Today's anti-war movement models itself on the Vietnam protesters, and the movement's leaders include familiar faces. Tom Hayden has written an article, "How to End the War in Iraq," that outlines how to organize an effort to ensure that the United States is defeated in Iraq. The opening sentence: "The anti-war movement can force the Bush administration to leave Iraq by denying it the funding, troops, and alliances necessary to its strategy for dominance." Hayden next lauds the success of the anti-war movement within the Democratic Party and gives proof of its effectiveness. "The pressure of anti-war voices and the Kerry campaign led Bush to delay the request for a supplemental $75 billion appropriation, the assault on Falluja, and the U.S.-sponsored Iraqi elections until after Nov. 2." In other words, giving the enemy breathing room to regroup, delaying democracy for the Iraqi people, and denying our troops the funding they need are all triumphs for the protesters. But it's not enough. More must be done to make sure that American forces are defeated and forced to withdraw. Why? Because, "Once the election was over, the Bush administration turned Fallujah into a slaughterhouse." Here is enemy propaganda, pure and simple, breathtaking in its utter disregard for the truth about the gangsters who controlled Falluja and videotaped the beheadings of innocent people.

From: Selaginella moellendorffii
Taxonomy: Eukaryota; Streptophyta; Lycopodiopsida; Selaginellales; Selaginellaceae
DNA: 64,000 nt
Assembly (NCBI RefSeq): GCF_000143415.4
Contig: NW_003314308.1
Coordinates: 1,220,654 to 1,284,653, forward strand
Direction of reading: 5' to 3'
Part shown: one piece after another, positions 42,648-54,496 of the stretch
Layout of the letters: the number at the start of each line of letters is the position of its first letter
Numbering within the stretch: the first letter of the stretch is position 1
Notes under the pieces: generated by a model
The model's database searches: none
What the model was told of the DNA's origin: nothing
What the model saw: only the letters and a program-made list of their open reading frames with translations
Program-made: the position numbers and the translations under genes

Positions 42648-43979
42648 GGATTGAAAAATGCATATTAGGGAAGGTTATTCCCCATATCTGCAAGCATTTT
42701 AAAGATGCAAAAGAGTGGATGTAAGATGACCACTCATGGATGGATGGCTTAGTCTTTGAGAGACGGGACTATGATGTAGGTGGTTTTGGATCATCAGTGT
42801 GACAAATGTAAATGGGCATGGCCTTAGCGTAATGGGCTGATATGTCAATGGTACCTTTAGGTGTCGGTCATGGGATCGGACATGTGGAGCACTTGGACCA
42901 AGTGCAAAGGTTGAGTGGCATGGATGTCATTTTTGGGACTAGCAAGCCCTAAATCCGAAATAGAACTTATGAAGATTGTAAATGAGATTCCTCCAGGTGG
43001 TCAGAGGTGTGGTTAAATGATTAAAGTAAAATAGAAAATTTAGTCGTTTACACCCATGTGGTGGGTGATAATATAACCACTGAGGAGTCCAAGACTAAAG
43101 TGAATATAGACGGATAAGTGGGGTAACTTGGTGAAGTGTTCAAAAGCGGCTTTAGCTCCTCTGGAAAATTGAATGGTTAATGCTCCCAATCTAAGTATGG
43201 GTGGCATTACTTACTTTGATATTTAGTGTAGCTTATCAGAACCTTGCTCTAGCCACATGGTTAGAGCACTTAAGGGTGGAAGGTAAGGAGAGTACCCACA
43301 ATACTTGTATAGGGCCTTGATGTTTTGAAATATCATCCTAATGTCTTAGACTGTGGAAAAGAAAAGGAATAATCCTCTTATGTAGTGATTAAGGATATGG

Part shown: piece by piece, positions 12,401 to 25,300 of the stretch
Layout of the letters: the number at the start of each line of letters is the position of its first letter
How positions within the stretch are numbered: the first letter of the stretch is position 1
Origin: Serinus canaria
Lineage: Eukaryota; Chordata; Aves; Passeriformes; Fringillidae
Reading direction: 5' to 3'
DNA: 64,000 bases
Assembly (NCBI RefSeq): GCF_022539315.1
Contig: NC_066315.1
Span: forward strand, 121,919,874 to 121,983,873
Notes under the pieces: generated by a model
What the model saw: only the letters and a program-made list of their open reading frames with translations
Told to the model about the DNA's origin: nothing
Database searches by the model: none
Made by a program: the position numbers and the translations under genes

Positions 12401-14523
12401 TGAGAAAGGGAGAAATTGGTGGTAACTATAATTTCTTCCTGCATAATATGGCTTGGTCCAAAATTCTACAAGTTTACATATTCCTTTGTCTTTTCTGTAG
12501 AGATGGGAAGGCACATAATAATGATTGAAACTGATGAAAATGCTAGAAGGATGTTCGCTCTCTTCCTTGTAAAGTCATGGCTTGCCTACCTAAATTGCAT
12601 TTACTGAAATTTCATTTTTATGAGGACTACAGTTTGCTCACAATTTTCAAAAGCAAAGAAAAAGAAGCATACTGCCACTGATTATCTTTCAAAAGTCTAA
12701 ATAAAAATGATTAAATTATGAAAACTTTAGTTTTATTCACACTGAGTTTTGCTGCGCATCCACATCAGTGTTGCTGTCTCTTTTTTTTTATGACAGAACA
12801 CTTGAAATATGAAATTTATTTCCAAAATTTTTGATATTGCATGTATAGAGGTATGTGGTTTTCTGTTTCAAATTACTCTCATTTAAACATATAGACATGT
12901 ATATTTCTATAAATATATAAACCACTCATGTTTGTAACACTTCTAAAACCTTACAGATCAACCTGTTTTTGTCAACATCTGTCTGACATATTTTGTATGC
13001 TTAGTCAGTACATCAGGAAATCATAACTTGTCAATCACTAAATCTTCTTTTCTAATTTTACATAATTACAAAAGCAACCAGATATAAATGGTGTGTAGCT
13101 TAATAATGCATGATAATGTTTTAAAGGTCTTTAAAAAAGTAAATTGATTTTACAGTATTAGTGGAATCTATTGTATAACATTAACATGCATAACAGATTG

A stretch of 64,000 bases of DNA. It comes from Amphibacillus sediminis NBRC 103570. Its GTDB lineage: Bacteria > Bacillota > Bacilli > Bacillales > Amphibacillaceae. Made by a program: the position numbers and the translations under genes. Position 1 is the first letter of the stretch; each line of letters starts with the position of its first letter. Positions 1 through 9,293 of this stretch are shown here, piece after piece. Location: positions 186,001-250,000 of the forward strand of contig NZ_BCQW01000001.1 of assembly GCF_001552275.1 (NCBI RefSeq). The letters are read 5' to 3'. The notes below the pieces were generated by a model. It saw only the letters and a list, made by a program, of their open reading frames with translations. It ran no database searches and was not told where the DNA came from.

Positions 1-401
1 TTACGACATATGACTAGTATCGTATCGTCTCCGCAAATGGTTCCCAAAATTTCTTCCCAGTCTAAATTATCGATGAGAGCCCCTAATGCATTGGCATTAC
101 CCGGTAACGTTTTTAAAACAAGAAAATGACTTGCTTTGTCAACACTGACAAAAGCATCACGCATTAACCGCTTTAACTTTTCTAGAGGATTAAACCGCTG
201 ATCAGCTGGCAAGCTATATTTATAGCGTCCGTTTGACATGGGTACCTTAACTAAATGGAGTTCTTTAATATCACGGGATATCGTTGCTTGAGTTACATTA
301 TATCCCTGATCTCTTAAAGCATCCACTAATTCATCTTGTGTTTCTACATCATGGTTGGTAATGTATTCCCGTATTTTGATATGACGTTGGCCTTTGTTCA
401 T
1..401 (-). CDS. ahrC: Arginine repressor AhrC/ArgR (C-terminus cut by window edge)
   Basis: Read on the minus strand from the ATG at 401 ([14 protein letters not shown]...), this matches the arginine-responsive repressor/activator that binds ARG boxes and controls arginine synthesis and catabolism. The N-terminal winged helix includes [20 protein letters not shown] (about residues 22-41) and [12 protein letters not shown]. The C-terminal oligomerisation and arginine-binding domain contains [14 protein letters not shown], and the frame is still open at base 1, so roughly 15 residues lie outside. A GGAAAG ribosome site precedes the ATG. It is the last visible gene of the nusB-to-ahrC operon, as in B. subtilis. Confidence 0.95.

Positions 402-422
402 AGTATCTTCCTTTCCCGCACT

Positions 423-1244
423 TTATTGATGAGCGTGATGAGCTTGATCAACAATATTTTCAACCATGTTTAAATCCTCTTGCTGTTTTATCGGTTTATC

Hayden details his plan for Vietnam-like withdrawal from Iraq. "The first step is to build pressure at congressional district levels to oppose any further funding or additional troops for war. If members of Congress balk at cutting off all assistance and want to propose 'conditions' for further aid, it is a small step toward threatening funding. If only 75 members of Congress go on record against any further funding, that's a step in the right direction towards the exit." To accomplish this, the Democratic Party must be pushed into becoming the anti-war party. "The progressive activists of the party should refuse to contribute any more resources, volunteers, money, etc. to candidates or incumbents who act as collaborators." Note the use of the word "collaborators" -- meaning, of course, those who collaborate with the duly elected government of the United States.